Now that the elections are over and it is again legal to talk sense about the American economy, it seemed a good time to check in with J. Peter Grace, the fellow who could have saved us all the agony if only more people had been paying attention.

Not surprisingly, Grace does not think this has been a year to cherish in the history of constitutional statesmanship. When I reminded him that he had once caused a stir in this column by denouncing the 535 members of Congress as "clowns," the crusty, 77-year-old executive not only was unrepentant, he indicated that he had been far too charitable."They're worse than clowns," Grace told me. "They're crooks. They're holding us all hostage."

Grace is the still-active chairman of W.R. Grace & Co., as well as of the Grace Commission, one of those rare good things to come out of Washington - and therefore one that has been widely ignored ever since. President Reagan named Grace to head what was officially called the "President's Private Sector Survey on Cost Control," in an effort to answer the cynical question that arises any time anyone suggests that federal spending might be getting ridiculously high: "Yeah, but where would you cut?"

The commission came up with a detailed plan to cut $424 billion in wasteful spending over three years, a proposal that would almost have eliminated the federal deficit - and without raising anybody's income taxes by one cent. Nor did the plan involve painful cuts in social or defense programs; as Grace puts it, "Our job was to cut waste. Our proposals don't cut program benefits."

But, however much such savings would have been welcomed by the beleaguered American taxpayer, they were understandably anathema to vast segments of Washington's bureaucratic establishment. And so, while Grace calculates that 28 percent of his commission's recommendations somehow did get implemented, the great majority languish on the shelf - while the capital's lawmakers and pundits continue to tell us there is no substitute for ever-higher taxes. No wonder Grace denounces the whole process as "dishonest," with no mercy for either the White House or congressional participants in the latest budget fiasco.

For one thing, he thinks taxpayers at all income levels should be outraged by such new "gimmicks" as disallowing 3 percent of deductions for high earners. "You can bet that will spread, and get to 8 or 10 or 12 percent," he said. "A lot of people will, as a result, be leaving the high-tax states such as New York."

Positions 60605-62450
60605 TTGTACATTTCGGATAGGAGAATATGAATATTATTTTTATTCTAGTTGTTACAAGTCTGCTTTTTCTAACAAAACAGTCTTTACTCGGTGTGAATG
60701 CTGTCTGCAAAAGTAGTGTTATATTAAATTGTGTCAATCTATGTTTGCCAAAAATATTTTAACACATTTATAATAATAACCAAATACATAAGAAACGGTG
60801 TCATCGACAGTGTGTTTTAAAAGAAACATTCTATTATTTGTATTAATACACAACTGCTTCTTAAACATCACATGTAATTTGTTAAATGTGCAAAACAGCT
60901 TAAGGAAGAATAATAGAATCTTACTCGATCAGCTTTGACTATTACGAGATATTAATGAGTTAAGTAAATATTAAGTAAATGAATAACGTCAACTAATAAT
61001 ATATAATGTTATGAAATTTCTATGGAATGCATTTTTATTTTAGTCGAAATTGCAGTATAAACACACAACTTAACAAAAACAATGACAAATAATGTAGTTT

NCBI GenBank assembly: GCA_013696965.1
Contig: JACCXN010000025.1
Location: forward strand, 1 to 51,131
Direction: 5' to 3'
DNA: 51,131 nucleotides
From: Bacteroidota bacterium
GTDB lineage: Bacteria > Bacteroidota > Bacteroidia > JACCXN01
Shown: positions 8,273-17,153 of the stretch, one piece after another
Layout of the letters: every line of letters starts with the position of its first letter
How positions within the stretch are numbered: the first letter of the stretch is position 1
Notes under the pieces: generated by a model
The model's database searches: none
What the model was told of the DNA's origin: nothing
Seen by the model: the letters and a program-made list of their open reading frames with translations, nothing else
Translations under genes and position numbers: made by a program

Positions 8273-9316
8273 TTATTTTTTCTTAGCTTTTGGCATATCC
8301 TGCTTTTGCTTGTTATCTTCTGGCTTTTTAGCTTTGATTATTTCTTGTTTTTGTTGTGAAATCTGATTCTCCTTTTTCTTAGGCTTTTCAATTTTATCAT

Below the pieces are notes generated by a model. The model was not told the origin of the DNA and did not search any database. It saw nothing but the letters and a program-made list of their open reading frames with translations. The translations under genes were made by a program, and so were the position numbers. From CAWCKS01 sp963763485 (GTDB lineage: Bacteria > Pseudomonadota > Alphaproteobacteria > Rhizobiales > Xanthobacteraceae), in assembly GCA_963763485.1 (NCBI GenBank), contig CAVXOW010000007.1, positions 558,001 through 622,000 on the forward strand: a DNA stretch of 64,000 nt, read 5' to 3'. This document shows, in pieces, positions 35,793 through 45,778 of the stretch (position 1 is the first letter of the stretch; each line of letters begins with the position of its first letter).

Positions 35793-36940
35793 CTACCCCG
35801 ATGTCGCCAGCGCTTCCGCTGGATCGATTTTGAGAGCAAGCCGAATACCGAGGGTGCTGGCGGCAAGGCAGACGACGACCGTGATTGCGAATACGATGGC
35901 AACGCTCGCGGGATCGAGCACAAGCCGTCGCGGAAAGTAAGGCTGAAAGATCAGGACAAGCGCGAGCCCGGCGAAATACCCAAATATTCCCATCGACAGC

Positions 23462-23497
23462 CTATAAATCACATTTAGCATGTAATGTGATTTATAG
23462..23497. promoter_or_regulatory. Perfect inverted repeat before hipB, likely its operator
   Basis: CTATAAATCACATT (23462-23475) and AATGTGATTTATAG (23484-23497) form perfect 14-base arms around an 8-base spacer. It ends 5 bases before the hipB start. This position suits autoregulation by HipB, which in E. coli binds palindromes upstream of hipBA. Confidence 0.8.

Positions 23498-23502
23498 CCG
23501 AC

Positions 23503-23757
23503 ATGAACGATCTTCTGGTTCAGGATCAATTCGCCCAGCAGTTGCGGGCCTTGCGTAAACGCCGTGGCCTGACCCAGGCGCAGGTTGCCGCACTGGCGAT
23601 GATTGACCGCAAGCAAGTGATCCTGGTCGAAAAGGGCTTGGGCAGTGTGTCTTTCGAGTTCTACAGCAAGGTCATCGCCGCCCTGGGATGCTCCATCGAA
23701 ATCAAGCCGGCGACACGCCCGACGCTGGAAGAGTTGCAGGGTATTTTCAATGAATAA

Nor will the rest of the nation prosper, Grace believes. "I don't think the capitalist system can progress when you repeatedly go around taking more money from people."

He wishes more media attention had been paid to the recent finding of the controller general's office that the federal government currently loses at least $185 billion a year to outright waste. "What right do you have to raise more tax money from people when you are wasting $185 billion?" Grace asks.

A man whose commission came up with no fewer than 2,478 waste-cutting recommendations can be pardoned for sounding somewhat peevish when the current Washington crowd, as he acknowledges, "pay no attention." Grace believes the answer must eventually reside in an educated and aroused citizenry turning against the entrenched time-servers in Congress: "The only solution is just to wipe out 535 people and start all over again."

But surveying the reality of government debt mushrooming from 23 percent of GNP in 1975 to twice that figure today, and observing that a continuation of that trend for the next 15 years would truly transform us into a "banana republic," Grace is back on the non-political campaign trail, fighting to get some real cuts in Washington spending.

He hopes the size of next year's deficit - which he foresees in the $300 billion range, despite all the recent promises - will help galvanize the citizenry. But Grace knows some things never change; one of his favorite quotes says: "The budget should be balanced. The Treasury should be refilled. Public debt should be reduced. The arrogance of officialdom should be tempered and controlled, lest we become bankrupt."